Story URL: http://news.medill.northwestern.edu/chicago/news.aspx?id=177043
Story Retrieval Date: 5/20/2013 1:30:37 AM CST
Illinois businesses could be vulnerable to a new federal task force that will audit employee rosters for illegal workers.
The Obama administration announced the creation of the Immigration and Customs Enforcement task force last week, a division of the Department of Homeland Security. It is an added measure in the administration’s efforts to reduce illegal hiring.
So what will this mean for Chicago businesses? Illinois has the fifth-largest illegal immigrant population, according to the Pew Hispanic Center.
Amie Zander, executive director of West Ridge Chamber of Commerce, serving the Rogers Park area, said as long as companies are not hiring illegal immigrants, processes and procedures shouldn’t change much.
She thinks the task force could be a good thing for Chicago businesses.
“People come to the United States and Chicago seeking opportunities,” Zander said. “However, those who do not follow the rules cause problems for everyone. Better to enforce the rules with Chicago businesses so that there are paying jobs for legal immigrants.”
But Andrew Sagartz, executive director at Bennu Legal Services in Lake County, said enforcement-only reform is not the answer.
“With the slow economic recovery and huge deficit, now is not a good time to increase compliance burdens of business or to expand government,” Sagartz said.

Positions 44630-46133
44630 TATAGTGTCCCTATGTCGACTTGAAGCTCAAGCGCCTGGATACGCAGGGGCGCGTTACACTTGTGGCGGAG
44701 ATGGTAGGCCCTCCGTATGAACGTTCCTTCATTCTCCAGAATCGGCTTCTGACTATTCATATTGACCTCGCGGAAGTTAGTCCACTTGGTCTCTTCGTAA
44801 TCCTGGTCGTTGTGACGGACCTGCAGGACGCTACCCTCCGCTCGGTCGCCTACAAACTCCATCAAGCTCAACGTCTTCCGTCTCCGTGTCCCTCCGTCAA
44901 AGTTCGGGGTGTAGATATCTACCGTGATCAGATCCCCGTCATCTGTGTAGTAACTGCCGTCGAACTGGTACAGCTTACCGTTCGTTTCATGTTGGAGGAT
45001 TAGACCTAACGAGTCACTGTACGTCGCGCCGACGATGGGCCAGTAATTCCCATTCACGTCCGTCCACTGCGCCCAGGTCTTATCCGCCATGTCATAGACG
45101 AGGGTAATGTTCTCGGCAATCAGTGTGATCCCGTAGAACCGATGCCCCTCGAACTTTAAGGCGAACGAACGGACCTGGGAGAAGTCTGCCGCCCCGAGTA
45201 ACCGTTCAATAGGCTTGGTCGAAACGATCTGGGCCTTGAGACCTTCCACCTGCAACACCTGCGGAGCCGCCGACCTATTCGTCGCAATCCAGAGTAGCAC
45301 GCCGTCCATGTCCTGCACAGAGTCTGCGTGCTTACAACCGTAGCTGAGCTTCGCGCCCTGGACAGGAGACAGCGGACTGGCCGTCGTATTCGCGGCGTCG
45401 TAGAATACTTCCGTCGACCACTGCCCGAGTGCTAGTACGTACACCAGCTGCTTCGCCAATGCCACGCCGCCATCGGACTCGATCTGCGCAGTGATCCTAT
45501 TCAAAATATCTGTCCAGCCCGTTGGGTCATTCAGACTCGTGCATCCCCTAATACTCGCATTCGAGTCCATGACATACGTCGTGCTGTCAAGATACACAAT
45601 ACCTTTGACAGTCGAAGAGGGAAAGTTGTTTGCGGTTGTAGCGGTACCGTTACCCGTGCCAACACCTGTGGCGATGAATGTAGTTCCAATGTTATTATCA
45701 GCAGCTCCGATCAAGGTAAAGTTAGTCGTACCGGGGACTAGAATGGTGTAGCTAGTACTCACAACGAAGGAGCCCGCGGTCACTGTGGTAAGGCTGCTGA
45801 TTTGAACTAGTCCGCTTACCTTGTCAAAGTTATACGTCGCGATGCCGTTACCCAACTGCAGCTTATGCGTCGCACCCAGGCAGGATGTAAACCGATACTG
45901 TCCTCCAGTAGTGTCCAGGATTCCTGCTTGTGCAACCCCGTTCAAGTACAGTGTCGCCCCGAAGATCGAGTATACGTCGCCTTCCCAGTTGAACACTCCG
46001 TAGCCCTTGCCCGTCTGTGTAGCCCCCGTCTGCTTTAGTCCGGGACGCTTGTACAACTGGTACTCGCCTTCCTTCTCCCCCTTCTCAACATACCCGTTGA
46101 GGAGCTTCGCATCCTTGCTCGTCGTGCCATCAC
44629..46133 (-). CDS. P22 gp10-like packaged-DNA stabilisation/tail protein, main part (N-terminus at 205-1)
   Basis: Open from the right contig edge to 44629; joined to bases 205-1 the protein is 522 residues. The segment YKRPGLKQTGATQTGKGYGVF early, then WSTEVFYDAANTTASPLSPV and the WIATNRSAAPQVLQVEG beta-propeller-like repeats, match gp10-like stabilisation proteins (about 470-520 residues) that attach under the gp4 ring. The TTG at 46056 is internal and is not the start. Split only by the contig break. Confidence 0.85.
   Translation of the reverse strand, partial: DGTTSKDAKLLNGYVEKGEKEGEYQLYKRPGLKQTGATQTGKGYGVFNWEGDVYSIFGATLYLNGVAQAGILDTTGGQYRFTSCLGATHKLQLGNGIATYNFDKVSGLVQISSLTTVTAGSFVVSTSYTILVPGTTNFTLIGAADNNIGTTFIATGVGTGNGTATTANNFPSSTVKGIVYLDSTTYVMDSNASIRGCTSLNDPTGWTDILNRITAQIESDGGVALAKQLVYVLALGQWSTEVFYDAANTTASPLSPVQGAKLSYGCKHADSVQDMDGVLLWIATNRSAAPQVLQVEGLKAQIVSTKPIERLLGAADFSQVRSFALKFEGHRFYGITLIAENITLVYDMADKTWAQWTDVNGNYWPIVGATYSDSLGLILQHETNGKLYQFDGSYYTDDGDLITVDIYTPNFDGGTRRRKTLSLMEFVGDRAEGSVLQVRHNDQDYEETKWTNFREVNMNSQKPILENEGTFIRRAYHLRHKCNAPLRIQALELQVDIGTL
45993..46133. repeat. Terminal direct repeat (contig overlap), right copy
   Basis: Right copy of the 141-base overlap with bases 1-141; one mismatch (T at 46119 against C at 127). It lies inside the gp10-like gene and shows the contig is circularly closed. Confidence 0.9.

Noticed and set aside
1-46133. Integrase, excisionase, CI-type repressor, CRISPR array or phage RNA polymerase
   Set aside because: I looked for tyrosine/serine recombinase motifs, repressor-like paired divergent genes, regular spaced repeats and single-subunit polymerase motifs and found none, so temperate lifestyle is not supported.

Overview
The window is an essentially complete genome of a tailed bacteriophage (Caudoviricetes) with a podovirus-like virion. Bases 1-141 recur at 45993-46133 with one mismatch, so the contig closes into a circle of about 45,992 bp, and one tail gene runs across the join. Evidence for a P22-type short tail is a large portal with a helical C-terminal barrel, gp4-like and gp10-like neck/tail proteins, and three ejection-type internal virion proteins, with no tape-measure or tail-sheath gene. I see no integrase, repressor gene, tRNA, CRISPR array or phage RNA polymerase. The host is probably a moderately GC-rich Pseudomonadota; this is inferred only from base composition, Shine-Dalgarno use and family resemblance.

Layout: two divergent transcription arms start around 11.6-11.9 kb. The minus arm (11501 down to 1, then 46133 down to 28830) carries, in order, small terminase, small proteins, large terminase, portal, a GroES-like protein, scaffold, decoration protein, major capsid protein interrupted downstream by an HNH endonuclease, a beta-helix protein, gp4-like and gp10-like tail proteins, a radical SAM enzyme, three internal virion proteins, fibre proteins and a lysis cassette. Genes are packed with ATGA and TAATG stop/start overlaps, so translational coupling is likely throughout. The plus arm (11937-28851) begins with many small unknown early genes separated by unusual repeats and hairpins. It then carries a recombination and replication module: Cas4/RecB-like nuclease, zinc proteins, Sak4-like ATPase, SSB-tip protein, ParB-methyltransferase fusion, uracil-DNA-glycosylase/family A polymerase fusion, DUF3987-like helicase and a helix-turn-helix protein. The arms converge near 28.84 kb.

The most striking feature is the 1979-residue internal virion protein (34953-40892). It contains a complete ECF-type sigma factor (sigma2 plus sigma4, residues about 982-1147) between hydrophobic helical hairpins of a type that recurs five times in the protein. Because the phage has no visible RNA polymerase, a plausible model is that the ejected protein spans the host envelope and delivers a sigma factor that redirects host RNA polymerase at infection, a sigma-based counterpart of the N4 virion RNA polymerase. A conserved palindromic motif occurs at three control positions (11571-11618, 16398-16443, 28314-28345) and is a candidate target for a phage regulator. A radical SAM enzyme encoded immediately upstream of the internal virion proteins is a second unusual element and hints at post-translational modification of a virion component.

Sagartz and Zanderz also both said they are concerned these audits could harm small business owners.
“We have a large immigrant community in West Ridge and my guess is that some of the small businesses may have illegal workers,” Zander said. “Whatever the fines may be, [it] may put some small businesses out.”
According to the website for the new task force, illegal workers are a problem in the U.S. economy that needs to be addressed.
“Undocumented workers create vulnerabilities in today’s marketplace by presenting false documents to gain employment, completing applications for fraudulent benefits, and stealing identities of legal United States workers,” the site states.
Zander said companies can protect themselves by requiring documentation for all workers, particularly Form I-9, which is the most likely to be audited.
Sagartz also suggested that businesses not try to deal with an audit on their own.
“If faced with an audit, businesses should call for affordable legal help immediately,” Sagartz said.